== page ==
The main goals of this pilot study were to evaluate the utility of the C1q assay in predicting C4d deposition in kidney biopsies and in identifying patients at risk of future graft failure. Despite the small sample size, patients studied were relatively diverse in terms of age, sex, and race. All biopsies and assays were analyzed blinded to the clinical outcomes. All patients received relatively uniform immunosuppression and received their long-term follow-up at our institution. On the other hand, we lacked the power to determine small to moderate-sized differences in graft survival by C1q antibody status, in part because of the small sample size and in part because of overall excellent graft survival at our institution. In summary, this study in adult kidney transplant recipients describes for the first time the utility of the C1q assay, a novel and sensitive method for detecting complement-fixing DSA. The C1q assay is specific for long-term adverse clinical sequelae, such as transplant glomerulopathy and graft loss. Larger, prospective studies are required to define the role of C1q antibody testing after kidney transplantation and to elucidate the mechanism by which it might lead to poorer graft outcome.
MATERIALS AND METHODS
We conducted a retrospective single center study of 274 adult kidney transplant recipients at Stanford University Medical Center transplanted between 1993 and 2009 who had at least one biopsy performed for clinical cause or by protocol between 1995 and 2009. Only patients with stored serum samples (n=341) pretransplant and within 7 days from the time of biopsy were included. We reviewed and categorized all biopsies (n=559) for the presence or absence of C4d staining by immunohistochemistry using formalin-fixed, paraffin-embedded tissue in all but one instance. Positive cases showed peritubular capillary endothelial staining and, for these, we estimated the percentage of capillaries stained. Glomerular endothelial cell staining was noted but was not sufficient for a case to be scored as “positive.” Of the 36 patients identified with C4d-positive staining, 20 did not have serum samples both pretransplant and at the time of biopsy and three were younger than 18 years, leaving 13 patients for analysis. If patients had multiple biopsies, the first biopsy with serum available at the time of biopsy was used for analysis. From the 238 recipients with C4d-negative staining, we used a random number generator to select 40 patients with C4d-negative staining. Twenty-two patients did not have serum samples available, leaving 18 patients for comparative analysis. We obtained clinical and laboratory data of donors and recipients from electronic databases and medical records. The Institutional Review Board at Stanford University approved the study.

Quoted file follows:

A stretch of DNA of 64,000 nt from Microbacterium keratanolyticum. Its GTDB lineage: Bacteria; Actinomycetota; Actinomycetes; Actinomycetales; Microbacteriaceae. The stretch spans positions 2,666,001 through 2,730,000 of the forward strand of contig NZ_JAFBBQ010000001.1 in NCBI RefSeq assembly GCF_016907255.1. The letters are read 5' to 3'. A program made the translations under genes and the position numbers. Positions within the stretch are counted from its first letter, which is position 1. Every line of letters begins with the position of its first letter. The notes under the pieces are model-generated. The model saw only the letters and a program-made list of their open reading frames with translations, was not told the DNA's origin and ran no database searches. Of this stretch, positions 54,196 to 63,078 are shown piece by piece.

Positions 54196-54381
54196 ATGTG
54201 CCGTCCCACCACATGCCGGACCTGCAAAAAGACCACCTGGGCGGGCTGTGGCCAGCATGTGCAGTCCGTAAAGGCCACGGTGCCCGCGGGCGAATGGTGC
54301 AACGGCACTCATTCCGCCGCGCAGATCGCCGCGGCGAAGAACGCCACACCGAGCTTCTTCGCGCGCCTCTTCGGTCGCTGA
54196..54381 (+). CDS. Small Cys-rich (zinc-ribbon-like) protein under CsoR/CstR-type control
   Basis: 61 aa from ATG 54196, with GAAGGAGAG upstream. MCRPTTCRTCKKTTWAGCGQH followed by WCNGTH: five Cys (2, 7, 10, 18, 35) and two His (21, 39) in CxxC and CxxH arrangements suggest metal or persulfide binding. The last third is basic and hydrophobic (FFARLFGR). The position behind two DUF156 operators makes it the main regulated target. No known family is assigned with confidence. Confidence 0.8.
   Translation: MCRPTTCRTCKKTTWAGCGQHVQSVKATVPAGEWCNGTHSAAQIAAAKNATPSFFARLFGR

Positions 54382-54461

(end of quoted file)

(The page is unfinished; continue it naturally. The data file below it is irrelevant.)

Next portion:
Assessment of HLA Antibodies Using the (Standard) IgG SAB Assay